The National Gallery of Ireland is located in the heart of Dublin, and holds the national collection of European and Irish fine art.
In June 1852 William Dargan, the father of the Irish rail network, approached the Royal Dublin Society (RDS) with an offer to underwrite a spectacular exhibition on Leinster Lawn in Dublin, the home of the RDS since 1815. He wished to imitate the great exhibition that had taken place at Crystal Palace in London the previous year. Just eleven months later, on the 12th May, the exhibition was opened in an astonishing series of pavilions for which the architect, John Benson, received a knighthood.
Following the success of the exhibition a special Dargan committee was established as well as a committee called the Irish Institution to promote the establishment of a National Gallery in Dublin. In November 1853 the Irish Institution reported that it had considered four possible sites for the location of a Gallery including one adjacent to Leinster Lawn. The next ten years saw active campaigning for the funding of the new Gallery building which was designed by Francis Fowke and which had as a condition that its exterior design would replicate that of the Natural History Museum.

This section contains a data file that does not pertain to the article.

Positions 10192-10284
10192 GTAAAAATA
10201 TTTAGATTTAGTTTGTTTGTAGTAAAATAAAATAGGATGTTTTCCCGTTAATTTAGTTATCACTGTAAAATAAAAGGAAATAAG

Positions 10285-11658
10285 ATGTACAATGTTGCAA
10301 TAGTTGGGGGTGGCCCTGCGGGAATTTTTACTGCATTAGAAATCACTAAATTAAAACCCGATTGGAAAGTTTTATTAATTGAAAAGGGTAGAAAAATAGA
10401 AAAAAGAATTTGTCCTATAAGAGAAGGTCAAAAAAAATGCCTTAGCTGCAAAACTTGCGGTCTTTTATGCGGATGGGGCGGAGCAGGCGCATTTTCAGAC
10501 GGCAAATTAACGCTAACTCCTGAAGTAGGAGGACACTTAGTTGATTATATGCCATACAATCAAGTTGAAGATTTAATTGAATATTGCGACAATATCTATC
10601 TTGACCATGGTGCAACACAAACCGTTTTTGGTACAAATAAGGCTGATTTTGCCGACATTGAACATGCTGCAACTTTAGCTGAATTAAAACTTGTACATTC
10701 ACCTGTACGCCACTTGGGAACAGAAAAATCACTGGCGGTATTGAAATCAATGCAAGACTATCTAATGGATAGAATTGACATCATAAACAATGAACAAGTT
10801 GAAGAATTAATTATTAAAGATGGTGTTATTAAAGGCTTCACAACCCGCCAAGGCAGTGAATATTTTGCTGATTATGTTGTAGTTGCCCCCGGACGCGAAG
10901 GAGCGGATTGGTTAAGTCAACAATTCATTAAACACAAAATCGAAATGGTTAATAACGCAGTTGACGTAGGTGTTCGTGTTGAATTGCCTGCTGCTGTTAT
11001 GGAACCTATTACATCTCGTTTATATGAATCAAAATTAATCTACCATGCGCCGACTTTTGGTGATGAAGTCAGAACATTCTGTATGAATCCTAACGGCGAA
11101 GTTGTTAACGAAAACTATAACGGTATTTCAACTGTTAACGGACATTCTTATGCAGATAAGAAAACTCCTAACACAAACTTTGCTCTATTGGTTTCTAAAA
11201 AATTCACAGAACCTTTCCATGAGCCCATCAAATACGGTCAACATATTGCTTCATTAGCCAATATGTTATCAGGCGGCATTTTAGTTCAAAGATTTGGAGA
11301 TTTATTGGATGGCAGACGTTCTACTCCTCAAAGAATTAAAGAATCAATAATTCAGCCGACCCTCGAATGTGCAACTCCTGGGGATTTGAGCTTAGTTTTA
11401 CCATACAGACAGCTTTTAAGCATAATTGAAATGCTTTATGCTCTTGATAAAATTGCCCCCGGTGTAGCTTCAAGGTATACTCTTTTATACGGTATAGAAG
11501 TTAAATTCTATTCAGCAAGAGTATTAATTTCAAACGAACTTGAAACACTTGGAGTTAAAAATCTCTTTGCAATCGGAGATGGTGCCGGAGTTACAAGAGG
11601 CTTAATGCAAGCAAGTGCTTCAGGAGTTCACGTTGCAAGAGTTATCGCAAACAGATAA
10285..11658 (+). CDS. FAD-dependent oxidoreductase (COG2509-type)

On Saturday, the 30th of January 1864, the Earl of Carlisle officially opened the National Gallery of Ireland to the public. The collection comprised just one hundred and twelve pictures, including thirty-nine purchased in Rome in 1856 and thirty which were on loan from the National Gallery London and elsewhere.
In comparison to that figure, the current collection has about 14,000 artworks - including about 2,500 oil paintings, 5,000 drawings, 5,000 prints, and some sculpture, furniture and other works of art. Admission is free.